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I’m Usually a Really Good Parent, But Sometimes…

Dr. Paula offers seven talk strategies to help really good, but really stressed parents grab a lifeline to negotiate the white waters of 21st century parenting.

With working a full time job, having three school-aged children and being a single parent, I’m finding that although I’m usually a really good parent, I’m feeling very stressed out lately. I notice that I’m yelling at the kids more than I’d like to admit and generally losing my patience over little things that previously didn’t bother me.  It seems that minor irritations are becoming major problems and I’m feeling out of control. Are my feelings normal or am I just over dramatizing my situation?     

~ Celine V.

Feelings of stress and impatience are certainly normal and to be expected with the numerous demands on your time and energy as an employee and a parent. Juggling those duties and managing your own well-being is a challenging balancing act.

Characterizing yourself as feeling “out of control” is telling. You seem to have some insight into your current feelings as being different from your previous feelings. You seem to be noticing that these negative feelings are starting to emerge as negative behaviors. Awareness is a good first step that will help you nip the unwanted behaviors in the bud.

Sometimes the kids act out, misbehave or just won’t listen.Then there are times when work responsibilities increase and verge on becoming overwhelming. When the two situations collide, it’s not unusual for you to experience stress, frustration and even anger. Obviously you want to do the best job you can as a parent and you want to be a good employee as well. Although this is no easy task, it is possible if you gather a support system around you and your family and work together to make togetherness work.

TALKing is an effective way to do just that. Sometimes just talking with someone helps you to process your thinking aloud and clarify the issues that are causing stress. Try some of these seven TALK strategies to relieve your stress and regain your equilibrium:

TALK yourself into taking care of yourself.

Convince yourself to get sufficient rest and exercise. Eat regularly and right. Take some time for yourself. Remember what the flight attendant’s safety instructions are when you’re on a plane: place the oxygen mask on yourself first before you attempt to assist anyone else. That’s good advice even if you’re not flying.

TALK with someone you trust.

Take some time to talk to someone you trust and have confidence in.  Connect with a good friend, a family member or other parents in similar situations. Although you might feel that your situation is unique to you, there are others who are/were in similar situations, and they’ve found ways to cope. Benefit from their experience.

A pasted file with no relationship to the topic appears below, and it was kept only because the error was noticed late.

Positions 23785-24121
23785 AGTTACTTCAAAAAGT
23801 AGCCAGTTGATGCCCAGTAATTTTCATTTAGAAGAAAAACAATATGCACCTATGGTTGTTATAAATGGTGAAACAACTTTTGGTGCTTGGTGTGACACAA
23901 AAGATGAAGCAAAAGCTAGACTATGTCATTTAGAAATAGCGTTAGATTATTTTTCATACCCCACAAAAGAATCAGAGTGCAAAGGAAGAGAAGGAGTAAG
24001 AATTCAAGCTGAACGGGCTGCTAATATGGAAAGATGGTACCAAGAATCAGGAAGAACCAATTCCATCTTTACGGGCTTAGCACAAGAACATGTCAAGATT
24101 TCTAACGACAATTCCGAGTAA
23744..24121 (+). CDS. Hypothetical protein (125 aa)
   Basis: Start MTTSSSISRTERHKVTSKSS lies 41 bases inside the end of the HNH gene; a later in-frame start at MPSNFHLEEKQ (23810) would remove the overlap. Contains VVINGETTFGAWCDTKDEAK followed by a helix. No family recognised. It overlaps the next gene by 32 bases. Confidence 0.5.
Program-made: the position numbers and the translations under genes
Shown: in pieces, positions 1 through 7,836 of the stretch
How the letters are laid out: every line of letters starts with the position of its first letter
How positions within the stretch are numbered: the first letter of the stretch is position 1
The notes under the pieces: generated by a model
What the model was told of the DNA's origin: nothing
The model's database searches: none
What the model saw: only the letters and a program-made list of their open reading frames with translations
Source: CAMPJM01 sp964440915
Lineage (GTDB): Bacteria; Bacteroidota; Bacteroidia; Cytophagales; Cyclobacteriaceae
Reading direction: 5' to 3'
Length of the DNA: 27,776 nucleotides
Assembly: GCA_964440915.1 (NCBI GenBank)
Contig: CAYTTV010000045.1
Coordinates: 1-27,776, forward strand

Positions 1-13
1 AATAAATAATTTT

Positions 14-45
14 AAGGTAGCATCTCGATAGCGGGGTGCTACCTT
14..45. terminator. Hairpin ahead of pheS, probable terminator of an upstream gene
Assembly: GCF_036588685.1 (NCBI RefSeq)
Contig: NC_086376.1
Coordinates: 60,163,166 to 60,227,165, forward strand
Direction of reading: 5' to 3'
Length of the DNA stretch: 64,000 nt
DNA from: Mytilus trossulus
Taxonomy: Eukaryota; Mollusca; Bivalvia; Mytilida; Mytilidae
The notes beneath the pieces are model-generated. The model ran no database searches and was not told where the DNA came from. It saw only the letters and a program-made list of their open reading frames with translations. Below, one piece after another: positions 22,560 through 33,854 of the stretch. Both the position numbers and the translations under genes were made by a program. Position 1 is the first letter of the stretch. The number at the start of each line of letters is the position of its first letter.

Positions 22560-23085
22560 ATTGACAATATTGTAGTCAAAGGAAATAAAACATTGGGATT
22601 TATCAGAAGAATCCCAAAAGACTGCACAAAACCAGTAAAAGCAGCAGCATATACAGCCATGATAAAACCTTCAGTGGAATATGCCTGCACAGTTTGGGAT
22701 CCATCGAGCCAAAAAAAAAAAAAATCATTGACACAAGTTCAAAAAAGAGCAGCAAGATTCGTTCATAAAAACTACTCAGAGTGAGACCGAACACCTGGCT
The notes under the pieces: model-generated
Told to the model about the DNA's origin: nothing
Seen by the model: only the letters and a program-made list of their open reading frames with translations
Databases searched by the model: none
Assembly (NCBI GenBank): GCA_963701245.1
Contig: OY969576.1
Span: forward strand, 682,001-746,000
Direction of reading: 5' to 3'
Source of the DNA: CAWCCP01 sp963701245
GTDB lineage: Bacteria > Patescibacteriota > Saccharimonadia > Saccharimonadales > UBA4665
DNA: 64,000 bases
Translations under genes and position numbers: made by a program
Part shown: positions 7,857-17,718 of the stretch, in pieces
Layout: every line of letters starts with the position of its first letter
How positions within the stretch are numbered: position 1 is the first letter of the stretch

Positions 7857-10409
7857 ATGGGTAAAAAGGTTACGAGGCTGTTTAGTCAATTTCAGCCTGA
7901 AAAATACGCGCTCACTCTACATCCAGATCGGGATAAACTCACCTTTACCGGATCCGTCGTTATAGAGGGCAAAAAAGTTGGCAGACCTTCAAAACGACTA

TALK with your doctor.

Maybe there’s a medical reason for the way you’re feeling. Having a complete physical work-up might reveal the cause of your feelings. Follow through on any recommended treatment plan.

TALK with your child’s pediatrician.

There may be a medical reason for your child’s difficult behaviors, acting out or not cooperating with your requirements.

TALK to someone who has some time to help you out.

Ask for help when you need it. On occasion, ask a trusted family member, friend or neighbor to help you out by watching your child while you take a break for an hour or so. You don’t have to go off to some exotic destination. It may be enough that you go grocery shopping with the children tagging along.

TALK to a mental health professional.

Mental health providers abound in this region. There are numerous options for obtaining no cost assistance to help you hold on when you’re at the end of your rope. You can make a call any of these help lines to reach a listening ear that can help you regain your perspective when you’re in turmoil:

Re:Solve Crisis Network 1.888.7.YOUCAN.

Allegheny County Peer Support Warmline Network: 1.866.661.WARM.

National Suicide Prevention Lifeline: 1.800.273.TALK.

 

“When we choose to be parents, we accept another human being as part of ourselves, and a large part of our emotional selves will stay with that person as long as we live. From that time on, there will be another person on this earth whose orbit around us will affect us as surely as the moon affects the tides, and affect us in some ways more deeply than anyone else can. Our children are extensions of ourselves. “  ~ Fred Rogers 

 

United Way of Pittsburgh offers many useful online resources including Where to Turn: http://www.unitedwaypittsburgh.org/index.php/get-help/directories-guides

 

Visit this website for dozens of resources that offer solutions to a variety of issues:

http://pittsburgh.about.com/od/health/tp/Pittsburgh-Crisis-Intervention.

 

This website offers support for surviving the toughest job you’ll ever love, being a parent:

http://stress.about.com/od/parentsunderstress/Parents_Under_Stress_Surviving_The_Thoughest_Job_Youll_Ever_Love.htm

 

The PBS (Public Broadcasting System) website provides an excellent listing of hotlines that are as close as your landline or cell phone:

http://www.pbs.org/wnet/cryforhelp/episodes/resources/hotlines-and-web-sites-for-parents/8/

Paula A. Calabrese October 03, 2011 at 04:02 PM
A friend who read this article suggested a great resource that discusses the 5 Protective Factors Framework that is the foundation for strengthening families. Check it out at http://www.cssp.org/reform/strengthening-families/the-basics/protective-factors

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